Thursday May 12, 2016
By Jane Sunley, best-selling business author and Chairman + Founder of Purple Cubed
There’s a story making headlines this week about the Temp worker sent home unpaid from PwC 'for not wearing high heels'. Were reception provider, Portico, being ‘sexist’ or is it more to do with their dress code ie attempting to ensure their employees are appropriately kitted out; stylish and looking serious about being at work in a ‘suited and booted’ City firm?
The issue here is not the height of the heel but the type of shoe. If you pitch up to work in £7.99 ballet pumps (yes, I own a pair and am happy to wear them in the right context), they tend to sag and quickly look as if you forgot to change out of your house slippers. It’s a simple fact that this just doesn’t portray the same image as a well-structured and polished pair of smart leather pumps or loafers.
Organisations should, therefore, review this aspect of their brand guidelines to ensure they’re not confusing ‘flat’ with ‘scruffy’.
I’ve always worn heels to work – I’m not talking teetering around on towering stilettos but stylish, smart shoes that make me feel more confident and in control. Even women I know who really don’t like wearing heels, still do so when they want to emphasise their power and presence. Perhaps they feel that the increased height and adjusted posture enhances both stature and status? Power women like Sheryl Sandberg, who was pictured on the cover of Time magazine in red killer heels, appear unafraid to show off their femininity in this way. It’s therefore not much of a leap for people to associate power and success with heel wearing.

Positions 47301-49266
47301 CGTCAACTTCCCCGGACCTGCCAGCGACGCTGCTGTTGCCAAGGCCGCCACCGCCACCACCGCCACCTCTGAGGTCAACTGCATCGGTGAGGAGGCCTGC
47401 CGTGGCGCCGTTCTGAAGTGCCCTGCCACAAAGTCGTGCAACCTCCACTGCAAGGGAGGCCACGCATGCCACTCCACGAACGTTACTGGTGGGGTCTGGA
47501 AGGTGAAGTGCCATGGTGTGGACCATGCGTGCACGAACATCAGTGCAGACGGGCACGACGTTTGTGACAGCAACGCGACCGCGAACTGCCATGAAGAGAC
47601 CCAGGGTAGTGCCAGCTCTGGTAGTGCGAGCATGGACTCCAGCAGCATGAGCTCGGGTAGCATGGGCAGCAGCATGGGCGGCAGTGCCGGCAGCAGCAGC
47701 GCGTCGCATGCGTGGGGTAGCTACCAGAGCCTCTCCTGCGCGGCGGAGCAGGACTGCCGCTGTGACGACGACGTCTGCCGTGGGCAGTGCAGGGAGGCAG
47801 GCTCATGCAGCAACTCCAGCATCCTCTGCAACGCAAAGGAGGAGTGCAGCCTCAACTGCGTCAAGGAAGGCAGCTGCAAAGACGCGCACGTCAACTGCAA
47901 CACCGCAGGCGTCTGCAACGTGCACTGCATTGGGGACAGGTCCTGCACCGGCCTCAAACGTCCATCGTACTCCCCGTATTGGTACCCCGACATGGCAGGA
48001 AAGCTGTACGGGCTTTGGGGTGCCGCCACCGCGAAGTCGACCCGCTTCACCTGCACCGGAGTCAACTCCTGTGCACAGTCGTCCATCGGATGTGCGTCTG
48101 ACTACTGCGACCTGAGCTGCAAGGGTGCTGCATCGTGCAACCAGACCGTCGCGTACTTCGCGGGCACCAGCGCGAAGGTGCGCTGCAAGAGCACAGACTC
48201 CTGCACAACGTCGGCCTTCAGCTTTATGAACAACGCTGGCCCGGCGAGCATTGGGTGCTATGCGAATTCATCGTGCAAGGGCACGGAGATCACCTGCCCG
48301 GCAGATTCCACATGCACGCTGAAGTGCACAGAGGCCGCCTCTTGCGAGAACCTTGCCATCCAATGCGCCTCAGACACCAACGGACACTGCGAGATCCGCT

As I wrote in ‘It’s Never OK to Kiss the Interviewer’ (available at Amazon), this is about personal impact and presence. It makes sense to think about what impression you want to give and how you can create it. It’s a sad fact of life that people do make judgements on the way people dress for work. Until that eventually changes, you might have to wise up to this fact and act accordingly.
Whilst I, a non-millennial and short girl, wouldn’t consider going to a business meeting in flats, it’s a matter of personal choice...
Jane Sunley is a best-selling business author and Chairman + Founder of Purple Cubed. Her latest title ‘The People Formula – 12 Steps to Productive, Profitable, Performing Business is (available at Amazon)